When it comes to building materials, there is truly no substitute for glass. Timeless and elegant, glass provides beauty and translucence to indoor spaces in a way no other material can.
Although the art of glass-making dates back a few thousand years, it first emerged as a structural material in the 17th century, finding a permanent place in architecture in the 1830s. Visitors to France’s renowned Palace of Versailles can still marvel at some of the earliest examples of modern greenhouses and skylights, while London’s Crystal Palace is considered the world’s first large-scale glass construction.
Today, glass is all around us, having countless applications in design. From Barcelona to Tokyo, New York to Beijing, it’s no longer rare to see entire skyscrapers, museums, cathedrals and office towers made predominantly of glass.
Kevin Zwaagstra, a project engineer with RJC Engineers, has been specializing in structural glass since 2015. A few of his noteworthy projects include: Toronto’s Eglinton Crosstown LRT stations, numerous retail pedestrian bridges, and Calgary’s award-winning Studio Bell, home of the National Music Centre.
But the project Zwaagstra says best showcases the beauty and structural capabilities of glass is the award-winning Columbia Icefield Skywalk in Jasper, Alberta—a cliff-edge walkway that juts out over the spectacular Sunwapta Valley. “It’s surreal to be projected off a sheer cliff face with nothing but glass under your feet,” he says of the popular tourist attraction. “No other material can deliver an experience like that.”
Risks, rewards and unique features
From the way it transmits light, to the way it makes enclosures feel exponentially bigger, the aesthetic appeal of glass can’t be denied. But working with it isn’t easy. As Zwaagstra points out, “Glass is delicate. It needs to be handled and cut with precision. Plus, it’s a horrible insulator. In the winter it leaks heat and the summer it turns indoor spaces into greenhouses.”
Other disadvantages include: the expense of it as a building material; the fragility of it when subject to stress; and, unlike other substances that bend, warp, or crack over time, glass can shatter, causing serious injury to anyone in its midst.
“Glass doesn’t have the same failure characteristics as other materials, like steel, wood or concrete,” says Zwaagstra. “It is considered “stochastic”, meaning there’s a very high probability of failure and serious consequences should that happen.”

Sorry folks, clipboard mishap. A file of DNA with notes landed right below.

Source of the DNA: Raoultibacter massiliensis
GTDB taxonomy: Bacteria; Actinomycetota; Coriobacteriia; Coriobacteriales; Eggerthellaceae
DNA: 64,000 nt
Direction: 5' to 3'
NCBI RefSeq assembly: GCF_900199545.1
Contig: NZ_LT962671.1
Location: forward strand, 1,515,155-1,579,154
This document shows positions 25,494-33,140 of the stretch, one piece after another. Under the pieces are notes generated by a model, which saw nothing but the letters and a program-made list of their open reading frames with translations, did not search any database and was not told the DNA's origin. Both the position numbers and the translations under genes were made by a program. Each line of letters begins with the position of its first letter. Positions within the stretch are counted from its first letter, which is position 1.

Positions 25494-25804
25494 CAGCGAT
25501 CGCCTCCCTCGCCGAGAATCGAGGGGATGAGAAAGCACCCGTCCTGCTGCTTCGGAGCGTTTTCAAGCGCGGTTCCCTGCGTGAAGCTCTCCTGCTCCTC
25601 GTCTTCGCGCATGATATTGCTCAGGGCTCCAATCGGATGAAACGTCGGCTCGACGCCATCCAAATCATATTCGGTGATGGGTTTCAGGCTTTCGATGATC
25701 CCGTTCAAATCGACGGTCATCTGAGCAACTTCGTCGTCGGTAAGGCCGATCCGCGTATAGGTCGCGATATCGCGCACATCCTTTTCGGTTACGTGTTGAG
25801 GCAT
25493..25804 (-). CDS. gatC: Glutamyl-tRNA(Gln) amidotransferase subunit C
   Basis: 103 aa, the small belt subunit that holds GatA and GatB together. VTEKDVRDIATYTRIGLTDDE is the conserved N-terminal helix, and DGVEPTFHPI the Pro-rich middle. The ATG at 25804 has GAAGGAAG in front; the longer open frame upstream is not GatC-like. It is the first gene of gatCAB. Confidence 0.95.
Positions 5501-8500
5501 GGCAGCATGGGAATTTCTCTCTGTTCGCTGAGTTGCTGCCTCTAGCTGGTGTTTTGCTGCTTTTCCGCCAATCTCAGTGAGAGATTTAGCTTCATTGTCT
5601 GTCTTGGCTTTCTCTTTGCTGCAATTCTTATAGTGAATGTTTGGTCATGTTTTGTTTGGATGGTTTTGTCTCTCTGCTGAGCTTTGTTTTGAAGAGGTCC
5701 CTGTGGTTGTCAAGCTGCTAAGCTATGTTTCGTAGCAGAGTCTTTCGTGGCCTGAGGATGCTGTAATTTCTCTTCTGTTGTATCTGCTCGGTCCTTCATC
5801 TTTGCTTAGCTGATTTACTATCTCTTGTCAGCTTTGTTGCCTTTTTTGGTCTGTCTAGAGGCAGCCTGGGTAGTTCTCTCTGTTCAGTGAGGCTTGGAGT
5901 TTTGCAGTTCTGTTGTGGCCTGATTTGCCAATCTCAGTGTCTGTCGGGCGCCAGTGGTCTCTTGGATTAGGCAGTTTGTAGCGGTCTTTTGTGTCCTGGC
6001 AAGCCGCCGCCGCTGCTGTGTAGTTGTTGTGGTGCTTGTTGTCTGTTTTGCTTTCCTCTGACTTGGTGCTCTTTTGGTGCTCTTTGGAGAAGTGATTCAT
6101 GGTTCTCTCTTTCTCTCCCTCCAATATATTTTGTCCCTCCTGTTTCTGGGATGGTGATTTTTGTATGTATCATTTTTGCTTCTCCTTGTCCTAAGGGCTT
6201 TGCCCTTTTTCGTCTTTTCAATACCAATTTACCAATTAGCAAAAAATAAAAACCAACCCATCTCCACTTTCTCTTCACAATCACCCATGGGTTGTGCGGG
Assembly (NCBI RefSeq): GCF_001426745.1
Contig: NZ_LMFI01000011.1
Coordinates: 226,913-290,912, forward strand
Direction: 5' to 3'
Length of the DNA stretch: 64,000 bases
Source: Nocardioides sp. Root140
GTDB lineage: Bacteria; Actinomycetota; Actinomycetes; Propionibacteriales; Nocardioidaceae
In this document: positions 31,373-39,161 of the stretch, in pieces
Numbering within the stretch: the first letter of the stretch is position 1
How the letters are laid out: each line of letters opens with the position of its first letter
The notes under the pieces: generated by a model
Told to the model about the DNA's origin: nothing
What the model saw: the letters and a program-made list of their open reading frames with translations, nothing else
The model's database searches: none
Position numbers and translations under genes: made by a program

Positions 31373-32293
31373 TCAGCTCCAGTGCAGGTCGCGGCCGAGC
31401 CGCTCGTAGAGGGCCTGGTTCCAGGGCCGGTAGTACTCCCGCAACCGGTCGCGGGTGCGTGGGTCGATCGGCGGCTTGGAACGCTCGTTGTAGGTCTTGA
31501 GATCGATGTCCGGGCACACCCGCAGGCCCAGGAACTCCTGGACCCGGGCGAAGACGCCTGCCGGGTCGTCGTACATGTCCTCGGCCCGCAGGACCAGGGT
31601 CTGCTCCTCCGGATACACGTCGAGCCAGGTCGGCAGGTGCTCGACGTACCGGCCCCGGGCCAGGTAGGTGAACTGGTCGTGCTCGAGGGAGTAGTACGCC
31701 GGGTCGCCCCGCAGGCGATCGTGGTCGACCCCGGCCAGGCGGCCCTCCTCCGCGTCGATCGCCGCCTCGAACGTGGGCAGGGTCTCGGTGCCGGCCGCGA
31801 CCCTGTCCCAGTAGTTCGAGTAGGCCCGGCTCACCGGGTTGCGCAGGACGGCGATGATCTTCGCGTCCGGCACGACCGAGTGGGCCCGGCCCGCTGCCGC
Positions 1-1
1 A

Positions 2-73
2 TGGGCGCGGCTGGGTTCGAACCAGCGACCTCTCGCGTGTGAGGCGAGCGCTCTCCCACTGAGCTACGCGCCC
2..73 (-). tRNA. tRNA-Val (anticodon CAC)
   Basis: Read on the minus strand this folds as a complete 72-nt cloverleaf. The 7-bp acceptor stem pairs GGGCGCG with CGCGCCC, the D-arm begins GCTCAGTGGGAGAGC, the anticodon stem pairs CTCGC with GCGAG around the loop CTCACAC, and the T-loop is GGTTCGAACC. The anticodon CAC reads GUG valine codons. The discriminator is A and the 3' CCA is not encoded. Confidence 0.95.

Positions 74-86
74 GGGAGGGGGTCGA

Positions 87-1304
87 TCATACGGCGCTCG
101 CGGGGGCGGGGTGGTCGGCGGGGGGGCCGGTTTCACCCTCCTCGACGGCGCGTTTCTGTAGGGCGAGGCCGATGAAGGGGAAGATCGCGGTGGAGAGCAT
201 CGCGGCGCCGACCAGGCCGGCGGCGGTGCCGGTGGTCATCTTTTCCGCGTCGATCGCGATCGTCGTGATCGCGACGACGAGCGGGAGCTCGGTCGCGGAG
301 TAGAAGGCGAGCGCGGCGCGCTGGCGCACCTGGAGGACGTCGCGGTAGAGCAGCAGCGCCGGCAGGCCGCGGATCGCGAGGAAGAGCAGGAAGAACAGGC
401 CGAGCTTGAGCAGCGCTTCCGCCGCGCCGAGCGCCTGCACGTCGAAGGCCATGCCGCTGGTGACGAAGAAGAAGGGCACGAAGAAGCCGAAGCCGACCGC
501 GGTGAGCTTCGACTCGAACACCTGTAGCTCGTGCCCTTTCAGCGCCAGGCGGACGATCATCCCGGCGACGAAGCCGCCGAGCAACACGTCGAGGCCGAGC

Fortunately, technology and innovation are helping to address some of these ‘glaring’ limitations. While triple glazing can reduce energy loss, “interlayers” can be added between glass panes to limit the sun’s heat and keep panels from shattering when broken. These days there are even fire-retardant interlayers, which Zwaagstra considers a great step forward. “A few decades ago, many of these options didn’t exist. But thanks to new technology, glass is becoming more viable as a building material in terms of constructability, safety, and even cost.”
Knowledge on the rise
Another benefit today is that we know more about the characteristics and foibles of glass, thanks to the meticulous testing and exhaustive research by structural engineers like Zwaagstra. As more and more projects are completed and critical data compiled, new guidelines and restrictions are emerging, giving key decision-makers (i.e. building owners and architects) a far better handle of how and where to best use glass in design.
“Glass is brittle and unpredictable,” Zwaagstra warns. “Whether it’s used in stairways, skylights, balconies or balustrades, there’s no room for failure. Conducting thorough tests, knowing with certainty what will happen if it breaks and building in redundancies to prevent disaster—it’s all part of the process of creating safe, usable glass structures for the long-term.”
With climate change and energy reduction increasingly of concern to both building owners and tenants, somehow the appeal of glass isn’t diminishing. The reason? Simply, no other building material can produce the same stunning effect.
“Glass adds that wow-factor,” Zwaagstra says. “That’s why you see it often limited to those high impact areas where it will get the most bang for its buck—entrances and lobbies, canopies and walkways. When used locally and smartly, even buildings with high sustainability ratings can incorporate glass without lowering their scores.”
And as the applications and appetite for glass continue to expand, and as technology and our understanding of it evolves day-by-day, visionary designers and scrupulous engineers are working hard toward pushing the boundaries of what this unique material can achieve.
But certainly one thing remains clear: glass will always have a place in architecture.
Kevin Zwaagstra is a project engineer with RJC Engineers. Connect with him directly or find out more about the unique uses and merits of glass at www.rjc.ca
Top Image: Erin Mills Town Centre